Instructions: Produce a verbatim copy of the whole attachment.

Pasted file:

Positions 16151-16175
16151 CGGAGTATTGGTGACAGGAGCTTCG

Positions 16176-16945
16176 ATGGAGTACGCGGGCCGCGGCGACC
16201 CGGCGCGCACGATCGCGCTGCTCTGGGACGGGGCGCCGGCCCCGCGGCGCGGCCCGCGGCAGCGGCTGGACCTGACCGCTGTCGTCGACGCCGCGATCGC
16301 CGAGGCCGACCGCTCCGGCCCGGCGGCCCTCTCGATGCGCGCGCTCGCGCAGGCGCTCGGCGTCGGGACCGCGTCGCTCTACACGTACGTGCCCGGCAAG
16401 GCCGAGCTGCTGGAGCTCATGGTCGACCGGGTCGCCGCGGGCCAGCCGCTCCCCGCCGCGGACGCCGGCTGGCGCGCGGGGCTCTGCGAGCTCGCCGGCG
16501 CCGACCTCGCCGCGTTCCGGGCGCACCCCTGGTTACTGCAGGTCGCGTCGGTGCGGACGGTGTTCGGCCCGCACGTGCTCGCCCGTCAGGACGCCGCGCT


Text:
Positions 16151-16175
16151 CGGAGTATTGGTGACAGGAGCTTCG

Positions 16176-16945
16176 ATGGAGTACGCGGGCCGCGGCGACC
16201 CGGCGCGCACGATCGCGCTGCTCTGGGACGGGGCGCCGGCCCCGCGGCGCGGCCCGCGGCAGCGGCTGGACCTGACCGCTGTCGTCGACGCCGCGATCGC
16301 CGAGGCCGACCGCTCCGGCCCGGCGGCCCTCTCGATGCGCGCGCTCGCGCAGGCGCTCGGCGTCGGGACCGCGTCGCTCTACACGTACGTGCCCGGCAAG
16401 GCCGAGCTGCTGGAGCTCATGGTCGACCGGGTCGCCGCGGGCCAGCCGCTCCCCGCCGCGGACGCCGGCTGGCGCGCGGGGCTCTGCGAGCTCGCCGGCG
16501 CCGACCTCGCCGCGTTCCGGGCGCACCCCTGGTTACTGCAGGTCGCGTCGGTGCGGACGGTGTTCGGCCCGCACGTGCTCGCCCGTCAGGACGCCGCGCT